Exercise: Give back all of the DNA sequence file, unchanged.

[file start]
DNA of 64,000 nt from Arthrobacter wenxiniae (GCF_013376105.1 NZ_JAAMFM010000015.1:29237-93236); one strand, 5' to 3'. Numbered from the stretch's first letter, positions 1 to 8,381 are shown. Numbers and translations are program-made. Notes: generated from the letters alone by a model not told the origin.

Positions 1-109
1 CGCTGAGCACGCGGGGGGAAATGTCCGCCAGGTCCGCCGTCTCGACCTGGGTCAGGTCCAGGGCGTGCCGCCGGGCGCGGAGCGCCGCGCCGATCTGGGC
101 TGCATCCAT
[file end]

DNA of 64,000 nt from Arthrobacter wenxiniae (GCF_013376105.1 NZ_JAAMFM010000015.1:29237-93236); one strand, 5' to 3'. Numbered from the stretch's first letter, positions 1 to 8,381 are shown. Numbers and translations are program-made. Notes: generated from the letters alone by a model not told the origin.

Positions 1-109
1 CGCTGAGCACGCGGGGGGAAATGTCCGCCAGGTCCGCCGTCTCGACCTGGGTCAGGTCCAGGGCGTGCCGCCGGGCGCGGAGCGCCGCGCCGATCTGGGC
101 TGCATCCAT